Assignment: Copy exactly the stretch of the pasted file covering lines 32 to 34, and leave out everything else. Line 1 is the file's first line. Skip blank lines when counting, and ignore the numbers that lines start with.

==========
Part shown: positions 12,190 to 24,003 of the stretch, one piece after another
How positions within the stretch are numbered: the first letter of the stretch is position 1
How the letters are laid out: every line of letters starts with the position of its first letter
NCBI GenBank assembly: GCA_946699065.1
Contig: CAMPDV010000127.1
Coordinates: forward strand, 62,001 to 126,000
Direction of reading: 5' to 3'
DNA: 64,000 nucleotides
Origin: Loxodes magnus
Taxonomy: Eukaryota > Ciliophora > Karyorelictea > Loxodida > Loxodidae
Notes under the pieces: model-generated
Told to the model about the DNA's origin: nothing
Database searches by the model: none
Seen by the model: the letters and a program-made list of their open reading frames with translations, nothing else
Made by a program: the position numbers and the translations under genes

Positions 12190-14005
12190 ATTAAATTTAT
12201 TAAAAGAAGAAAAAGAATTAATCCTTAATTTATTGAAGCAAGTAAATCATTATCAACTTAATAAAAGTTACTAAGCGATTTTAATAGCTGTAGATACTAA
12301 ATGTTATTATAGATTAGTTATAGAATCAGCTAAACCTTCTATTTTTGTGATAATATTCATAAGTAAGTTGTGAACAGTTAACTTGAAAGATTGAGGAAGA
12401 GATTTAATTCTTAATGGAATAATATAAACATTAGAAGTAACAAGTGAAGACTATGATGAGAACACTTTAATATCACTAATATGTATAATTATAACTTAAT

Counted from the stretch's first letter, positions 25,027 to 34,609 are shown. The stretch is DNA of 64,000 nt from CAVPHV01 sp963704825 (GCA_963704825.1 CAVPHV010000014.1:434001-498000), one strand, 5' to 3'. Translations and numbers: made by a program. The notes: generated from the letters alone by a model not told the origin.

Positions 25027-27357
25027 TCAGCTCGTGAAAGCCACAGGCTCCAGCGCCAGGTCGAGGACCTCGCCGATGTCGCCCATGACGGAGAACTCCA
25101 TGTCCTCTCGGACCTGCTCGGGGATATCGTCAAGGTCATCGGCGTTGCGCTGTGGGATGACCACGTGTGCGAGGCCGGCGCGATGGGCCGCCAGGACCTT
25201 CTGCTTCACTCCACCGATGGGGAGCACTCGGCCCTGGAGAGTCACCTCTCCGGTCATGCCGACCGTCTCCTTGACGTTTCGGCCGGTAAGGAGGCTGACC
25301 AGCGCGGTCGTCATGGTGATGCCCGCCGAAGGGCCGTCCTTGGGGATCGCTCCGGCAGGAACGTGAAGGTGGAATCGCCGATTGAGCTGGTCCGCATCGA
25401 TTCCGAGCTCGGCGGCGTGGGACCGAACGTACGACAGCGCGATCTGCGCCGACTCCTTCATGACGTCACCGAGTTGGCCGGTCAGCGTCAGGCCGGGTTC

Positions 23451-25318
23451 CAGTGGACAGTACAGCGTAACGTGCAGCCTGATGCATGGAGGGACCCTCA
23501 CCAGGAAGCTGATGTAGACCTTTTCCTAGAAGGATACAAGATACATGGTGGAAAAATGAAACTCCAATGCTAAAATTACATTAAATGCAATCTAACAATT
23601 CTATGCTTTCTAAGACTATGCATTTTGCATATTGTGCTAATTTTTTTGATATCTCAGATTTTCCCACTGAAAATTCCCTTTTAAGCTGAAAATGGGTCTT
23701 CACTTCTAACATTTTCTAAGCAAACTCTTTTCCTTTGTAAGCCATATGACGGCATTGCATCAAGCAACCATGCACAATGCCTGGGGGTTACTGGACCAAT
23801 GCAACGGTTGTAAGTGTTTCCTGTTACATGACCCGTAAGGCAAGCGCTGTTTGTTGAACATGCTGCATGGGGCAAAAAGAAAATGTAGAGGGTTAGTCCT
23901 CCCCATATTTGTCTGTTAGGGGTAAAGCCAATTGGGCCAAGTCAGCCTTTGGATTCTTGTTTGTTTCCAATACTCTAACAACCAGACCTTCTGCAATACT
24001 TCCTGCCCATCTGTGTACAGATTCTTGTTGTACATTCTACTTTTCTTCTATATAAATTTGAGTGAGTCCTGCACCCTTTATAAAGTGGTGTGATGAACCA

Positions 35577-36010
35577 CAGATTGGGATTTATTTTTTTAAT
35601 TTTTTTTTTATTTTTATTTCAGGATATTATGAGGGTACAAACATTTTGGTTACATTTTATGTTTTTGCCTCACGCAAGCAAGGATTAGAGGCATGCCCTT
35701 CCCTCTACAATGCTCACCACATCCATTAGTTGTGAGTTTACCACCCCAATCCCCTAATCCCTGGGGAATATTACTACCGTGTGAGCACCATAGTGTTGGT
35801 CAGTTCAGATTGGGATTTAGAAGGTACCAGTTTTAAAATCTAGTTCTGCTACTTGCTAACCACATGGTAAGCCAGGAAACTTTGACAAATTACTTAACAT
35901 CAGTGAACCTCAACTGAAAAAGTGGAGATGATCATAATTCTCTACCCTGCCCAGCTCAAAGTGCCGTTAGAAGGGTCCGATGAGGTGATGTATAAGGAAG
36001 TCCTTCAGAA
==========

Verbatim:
23701 CACTTCTAACATTTTCTAAGCAAACTCTTTTCCTTTGTAAGCCATATGACGGCATTGCATCAAGCAACCATGCACAATGCCTGGGGGTTACTGGACCAAT
23801 GCAACGGTTGTAAGTGTTTCCTGTTACATGACCCGTAAGGCAAGCGCTGTTTGTTGAACATGCTGCATGGGGCAAAAAGAAAATGTAGAGGGTTAGTCCT
23901 CCCCATATTTGTCTGTTAGGGGTAAAGCCAATTGGGCCAAGTCAGCCTTTGGATTCTTGTTTGTTTCCAATACTCTAACAACCAGACCTTCTGCAATACT